Friday, 26 February 2016

Bachelor's Day

Leap days are needed to keep our calendar in alignment with the Earth's revolutions around the Sun. It is still associated with age-old customs, folklore and superstition. One of the most well-known traditions is that women propose  to their boyfriends on this day (also known as “Bachelors’ Day”) instead of the other way around. This is believed to have been introduced to balance the traditional roles of men and women in a similar way to how leap day balances the calendar. 

According to an old Irish legend, or possibly history, St Brigid struck a deal with St Patrick to allow women to propose to men. If refused, the man was obliged to buy her new gloves on Easter Day, the intention is that the woman can wear the gloves to hide the embarrassment of not having an engagement ring.

At Alfies our dealers have an exceptional collection of men’s jewellery guaranteed to make your loved one shout “YES!”, here's a small selection all offered by Pars Jewellery....

1980s 18ct diamond ring

Vintage signet ring, 18ct yellow gold

18ct gold diamond ring, 1938.
Victorian diamond ring

Jade and white gold diamond cufflinks, 1930s.

Thursday, 18 February 2016

Wilhelm Wagenfeld for Jenaer Glas

Wilhelm Wagenfeld was one of the few Bauhaus designers to establish a continuing and successful involvement with industrial mass production. For Jenaer Glas he experimented with glass manufactured with silica and boron oxide. This highly heat-resistant material was developed in Germany at the Schott and Genossen Glassworks, a company founded in 1884 in Jena, Germany, by chemist Otto Schott. It was Schott's son, Erich, who enlisted the help of Bauhaus designers to create housewares with the "borosilicate" glass, testing the Bauhaus philosophy of harmony between function and design in industrial production.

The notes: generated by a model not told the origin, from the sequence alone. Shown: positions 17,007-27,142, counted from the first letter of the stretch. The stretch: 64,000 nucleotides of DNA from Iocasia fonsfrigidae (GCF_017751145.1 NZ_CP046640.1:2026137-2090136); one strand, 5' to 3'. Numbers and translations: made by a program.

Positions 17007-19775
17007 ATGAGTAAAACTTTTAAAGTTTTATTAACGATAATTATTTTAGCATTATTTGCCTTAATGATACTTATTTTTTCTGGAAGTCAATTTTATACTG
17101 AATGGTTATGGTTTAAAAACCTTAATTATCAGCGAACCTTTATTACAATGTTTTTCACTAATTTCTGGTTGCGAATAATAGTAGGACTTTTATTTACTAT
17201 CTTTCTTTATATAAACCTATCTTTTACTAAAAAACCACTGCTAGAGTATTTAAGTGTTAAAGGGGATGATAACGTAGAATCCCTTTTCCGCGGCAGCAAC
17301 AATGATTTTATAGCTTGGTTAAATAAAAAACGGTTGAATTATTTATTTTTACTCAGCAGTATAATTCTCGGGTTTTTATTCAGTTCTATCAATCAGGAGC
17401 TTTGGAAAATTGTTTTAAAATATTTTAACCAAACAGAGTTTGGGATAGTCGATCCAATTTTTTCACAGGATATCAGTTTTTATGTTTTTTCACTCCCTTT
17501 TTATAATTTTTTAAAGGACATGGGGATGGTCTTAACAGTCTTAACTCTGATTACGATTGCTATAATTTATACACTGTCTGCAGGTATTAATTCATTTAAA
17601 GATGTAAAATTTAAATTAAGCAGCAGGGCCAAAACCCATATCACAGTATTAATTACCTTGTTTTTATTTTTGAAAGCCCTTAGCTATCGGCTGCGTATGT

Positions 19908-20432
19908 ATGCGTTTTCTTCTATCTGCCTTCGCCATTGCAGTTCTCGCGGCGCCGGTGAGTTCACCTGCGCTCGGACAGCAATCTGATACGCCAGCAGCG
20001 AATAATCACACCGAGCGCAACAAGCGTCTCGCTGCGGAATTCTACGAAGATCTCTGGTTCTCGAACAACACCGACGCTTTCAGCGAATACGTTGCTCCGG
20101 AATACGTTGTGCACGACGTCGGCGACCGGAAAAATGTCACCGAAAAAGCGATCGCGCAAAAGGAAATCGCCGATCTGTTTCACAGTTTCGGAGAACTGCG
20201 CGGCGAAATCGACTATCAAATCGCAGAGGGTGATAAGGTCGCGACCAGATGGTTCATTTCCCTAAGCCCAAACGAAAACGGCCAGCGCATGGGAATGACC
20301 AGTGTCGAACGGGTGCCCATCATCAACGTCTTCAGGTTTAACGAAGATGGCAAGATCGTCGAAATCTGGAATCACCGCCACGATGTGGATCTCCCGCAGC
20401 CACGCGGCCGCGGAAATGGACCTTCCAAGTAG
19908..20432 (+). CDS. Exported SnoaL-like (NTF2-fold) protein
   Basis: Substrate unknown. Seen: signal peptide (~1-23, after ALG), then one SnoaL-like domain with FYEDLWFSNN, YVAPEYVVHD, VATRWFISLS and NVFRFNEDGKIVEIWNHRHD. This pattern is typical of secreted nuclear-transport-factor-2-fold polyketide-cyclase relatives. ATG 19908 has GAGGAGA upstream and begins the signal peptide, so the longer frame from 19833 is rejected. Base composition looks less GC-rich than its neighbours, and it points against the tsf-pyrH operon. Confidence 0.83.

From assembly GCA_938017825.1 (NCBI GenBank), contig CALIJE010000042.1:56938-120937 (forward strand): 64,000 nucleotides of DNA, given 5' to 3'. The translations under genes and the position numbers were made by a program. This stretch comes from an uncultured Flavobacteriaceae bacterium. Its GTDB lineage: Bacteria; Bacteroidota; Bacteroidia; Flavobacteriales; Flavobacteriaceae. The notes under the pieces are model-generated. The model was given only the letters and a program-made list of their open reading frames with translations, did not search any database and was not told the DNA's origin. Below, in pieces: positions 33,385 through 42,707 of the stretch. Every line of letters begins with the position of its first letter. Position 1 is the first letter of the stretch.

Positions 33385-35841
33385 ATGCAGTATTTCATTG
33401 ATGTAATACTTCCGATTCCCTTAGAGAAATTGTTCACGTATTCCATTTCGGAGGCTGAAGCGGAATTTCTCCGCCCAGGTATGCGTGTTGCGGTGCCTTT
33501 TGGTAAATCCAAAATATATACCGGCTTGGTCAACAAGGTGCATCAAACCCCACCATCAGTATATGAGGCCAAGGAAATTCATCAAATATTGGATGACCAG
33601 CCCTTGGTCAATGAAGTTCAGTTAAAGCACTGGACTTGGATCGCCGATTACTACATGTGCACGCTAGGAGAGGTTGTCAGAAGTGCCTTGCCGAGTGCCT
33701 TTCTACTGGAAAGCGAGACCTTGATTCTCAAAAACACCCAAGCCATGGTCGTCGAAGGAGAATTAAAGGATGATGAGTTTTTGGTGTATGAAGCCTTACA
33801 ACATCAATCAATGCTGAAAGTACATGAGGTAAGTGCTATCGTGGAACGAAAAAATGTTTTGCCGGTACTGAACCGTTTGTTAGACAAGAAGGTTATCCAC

Wagenfeld used the practical and translucent material to design a tea set perfectly aligned with Modernist principles of functionality and simplicity. He once said that an object's most important feature was its "unpretentiousness".

His classic tea set design would become a signature piece and is still being made at present with only slight design modifications.

Jenaer Glas Wagenfeld Tea Service

Original Wilhelm Wagenfeld glass teacup and saucer (set of 6 available) by Jenaer Glas. Designed and created by Wilhelm Wagenfeld in 1931 and inspired by the Bauhaus.  Available from Robinson Antiques.

Original Schott makers mark

Thursday, 11 February 2016

St Valentine's Day

St Valentine's Day - hated by some, loved by others - is approaching again. Now associated with mass produced greetings cards and overpriced roses, this celebration actually has simpler roots. Popular legend tells us that there was once a Saint Valentine of Rome who was imprisoned for performing weddings for soldiers who were forbidden to marry, and also for ministering to Christians, at that time persecuted under the Roman Empire. According to the tale, during his imprisonment he healed the daughter of his jailer, Asterius, and before his execution he wrote her a letter signed "Your Valentine" as a farewell.